Song of the Day: Four Tet – Live in Tokyo

I don’t typically delve into EDM in my “Song of the Day” posts. It’s not that I don’t dig electronic music, it’s more that I just don’t know EDM as intimately as other genres (and it’s so vast these days). But, man, Four Tet just nails a sound I really love.

Check out this full live set from Tokyo:

Technically this post should be called “Set of the Day” since this is more than a song, but at least it’s all one track.

And just for kicks, here’s a little bonus round I recently came across where Four Tet takes only samples from Michael Jackson’s Thriller and creates a new tune in a matter of 10 minutes:

Not the best tune, but man, talk about editing mastery.

Song of the Day: “Come and Save Me” by Jagwar Ma

I’m really digging this new album Howlin’ by Jagwar Ma, and this one is a standout track:

On the album, they’ve mixed together elements of traditional rock, EDM, and thrown in some killer vocal hooks that tie their sound back to the more traditional American songbook (and yes, I know they’re from Australia). In those hooks, I hear elements of classic 60s & 70s soul, occasional Beach Boys-esque harmonizing, along with more 80s and 90s-era rock references (like Jane’s Addiction, Stone Roses).

But those hooks are all mixed, morphed and updated with a more millennial framework of danceable beats and blips. It all makes for a compelling sound that could crossover really nicely to the live stage, especially if they can let the EDM and groove-heavy songs stretch out a bit. I can really see some of these outro sections easily break out into full dance frenzy once they get the crowd moving.

Thanks to Wes at Live Music Blog for putting these guys on my radar.

Song of the Day: “À tout à l’heure” by Bibio

Justin posted this to LMB a week or two back, so I’m playing a little catch-up game here, but I’m really diggin’ the vibe on this track. It’s kind of made for a nice, sunny spring day. Check it out:

There are some similarities to Tycho‘s mellow, feel-good electro, but with the added element of the vocals hitting on a catchy melody. I also really like the guitar track as the main thematic hook, and it’s all held together nicely with that thick bass guitar laying down the foundation. Good stuff.

As always, I suggest going direct to the source on this one.

Song of the Day: “Wakin’ on a Pretty Day” by Kurt Vile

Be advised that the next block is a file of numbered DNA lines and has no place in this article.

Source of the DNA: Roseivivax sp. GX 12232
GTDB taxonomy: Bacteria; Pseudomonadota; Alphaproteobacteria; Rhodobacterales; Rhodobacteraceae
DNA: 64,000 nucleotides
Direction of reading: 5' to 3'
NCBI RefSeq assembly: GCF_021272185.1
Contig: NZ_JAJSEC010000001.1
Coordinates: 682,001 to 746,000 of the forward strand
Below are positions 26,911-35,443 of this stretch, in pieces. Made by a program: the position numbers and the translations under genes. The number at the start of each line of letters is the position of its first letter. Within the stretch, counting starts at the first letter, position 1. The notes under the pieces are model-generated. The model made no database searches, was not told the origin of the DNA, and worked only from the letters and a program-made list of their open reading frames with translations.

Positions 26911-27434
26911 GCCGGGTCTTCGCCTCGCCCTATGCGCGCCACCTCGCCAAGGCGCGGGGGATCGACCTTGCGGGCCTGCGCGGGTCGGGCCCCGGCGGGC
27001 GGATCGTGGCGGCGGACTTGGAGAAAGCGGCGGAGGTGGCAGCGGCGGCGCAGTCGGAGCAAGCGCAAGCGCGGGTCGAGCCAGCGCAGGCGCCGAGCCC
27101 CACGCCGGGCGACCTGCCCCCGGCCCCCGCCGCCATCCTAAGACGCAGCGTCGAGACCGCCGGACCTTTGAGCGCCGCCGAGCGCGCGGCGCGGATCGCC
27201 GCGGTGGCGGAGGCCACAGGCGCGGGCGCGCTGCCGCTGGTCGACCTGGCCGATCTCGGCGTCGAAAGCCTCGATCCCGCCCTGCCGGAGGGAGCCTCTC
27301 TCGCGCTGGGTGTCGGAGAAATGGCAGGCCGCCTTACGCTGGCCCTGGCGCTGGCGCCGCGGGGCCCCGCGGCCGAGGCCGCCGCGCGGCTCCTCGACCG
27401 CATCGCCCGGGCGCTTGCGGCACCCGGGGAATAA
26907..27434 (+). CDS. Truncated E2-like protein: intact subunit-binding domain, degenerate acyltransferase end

Really been digging this new Kurt Vile record….

As far as overall sound and vibe, I still think my original tweet was pretty accurate:


(go here for a bit more info on that Sus2 chord I mentioned)

Of course, like any solid album, this one takes a few listens to really grow on ya. I highly recommend picking up a copy.

Song of the Day: The Barr Brothers – “Even The Darkness Has Arms”

Ok, so I’ve written these guys up before, but this song is new to me and just so f-ing good…

That opening dual guitar part is utter perfection. It’d be great with just one guitar, but I love how the second guitar follows along with the melody.

I have no idea if the Barr Brothers are working on a new album, but I just hope they keep releasing new tunes like this. Keep ’em coming guys!

Song of the Day: El Ten Eleven – “Thanks Bill”

I’ve been listening to a lot of instrumental tunes lately (as I find it helps my productivity and concentration while working), and I recently came back across some tracks by El Ten Eleven. I’ve been digging their loop-based instrumentals for at least a year or so, but it was good to get a little reminder that they existed.

So, um, get your work groove on…

And here’s a little bonus track, just because…

Song of the Day: “All Four” by Greensky Bluegrass

I was digging this one a bunch last night, and since then, I’ve listened to again probably about four or five more times.

The verse-chorus song portion is solid, but it’s really the improv section that gets me.

Around the six-minute mark, they end the core song structure and head into the more improvisational part of the tune. It just ebbs and flows perfectly from there on out. The mandolin leads us off, then that flows into the six-string acoustic guitar, followed by the dobro, and all capped off by one of the more beautiful, note-perfect banjo solos I’ve ever heard. Although it’s definitely a bluegrass tune, it almost works more like a jazz song with the band hitting on key themes, trading licks, crossing over on specific solo passages, and each band member trading and taking turns with beauty and precision.

Good stuff.